CARE started operations in Angola in 1989, focusing on emergency humanitarian assistance including food, health, water, sanitation, and one urban development program. In 2002, when the 30-year civil war ended, CARE’s programs shifted to the areas of rights, good governance and decentralization in both urban and rural areas.
On June 29th, 2012, after almost 23 years of operations, CARE Angola closed its doors. Since 1989, CARE has implemented projects in emergency relief, rehabilitation and development in 10 provinces. In the initial years of operations, CARE focused on providing food to save lives, creating jobs through food-for-work activities, and improving access to water, sanitation and health services. After the war, CARE implemented a program to resettle more than 1.2 million internally displaced persons (IDPs). Since 2005, CARE has focused most of its efforts on supporting the government to reduce poverty and social exclusion. These programs had a specific focus on early childhood development, water and sanitation, agricultural development, and women’s economic empowerment. CARE’s approach has been adopted by local entities and, hopefully, will continue to flourish once CARE leaves.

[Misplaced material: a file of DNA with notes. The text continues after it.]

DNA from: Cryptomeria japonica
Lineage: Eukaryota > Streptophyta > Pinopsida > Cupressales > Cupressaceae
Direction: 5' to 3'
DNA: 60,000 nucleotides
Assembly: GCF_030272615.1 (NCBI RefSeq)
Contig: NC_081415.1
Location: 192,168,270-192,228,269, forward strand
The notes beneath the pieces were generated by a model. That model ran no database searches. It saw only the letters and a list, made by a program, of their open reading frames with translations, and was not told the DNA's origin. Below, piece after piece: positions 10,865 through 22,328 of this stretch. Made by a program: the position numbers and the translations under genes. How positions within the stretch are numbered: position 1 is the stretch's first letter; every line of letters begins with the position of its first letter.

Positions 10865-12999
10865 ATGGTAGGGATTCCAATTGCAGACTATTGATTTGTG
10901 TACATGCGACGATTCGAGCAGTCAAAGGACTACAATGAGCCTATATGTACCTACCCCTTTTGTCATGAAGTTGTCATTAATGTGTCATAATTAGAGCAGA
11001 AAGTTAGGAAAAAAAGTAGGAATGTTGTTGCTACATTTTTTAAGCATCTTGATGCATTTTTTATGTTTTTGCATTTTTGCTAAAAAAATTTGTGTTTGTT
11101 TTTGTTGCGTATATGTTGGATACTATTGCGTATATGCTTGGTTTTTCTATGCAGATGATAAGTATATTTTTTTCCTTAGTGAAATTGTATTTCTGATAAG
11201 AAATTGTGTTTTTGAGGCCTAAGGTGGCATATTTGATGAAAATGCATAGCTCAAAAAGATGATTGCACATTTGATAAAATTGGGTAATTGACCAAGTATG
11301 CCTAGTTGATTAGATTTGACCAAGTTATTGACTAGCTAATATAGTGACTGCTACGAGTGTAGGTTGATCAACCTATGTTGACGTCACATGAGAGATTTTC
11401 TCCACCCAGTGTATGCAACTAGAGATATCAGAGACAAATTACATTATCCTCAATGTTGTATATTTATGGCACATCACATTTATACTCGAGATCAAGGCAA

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Everyone in our neighborhood, which is known as Kididi, calls me "Aunt Maria". I am 46 years old and in twenty years of being in my new home, the neighborhood has grown significantly but not much has changed. We continue to live in poverty, we are still excluded from government plans, we do not have basic services and many of our children cannot continue school after the fourth grade.
CARE gave me hope for a better future for myself and my children; today I am able to give my family what they deserve and I know I can achieve anything.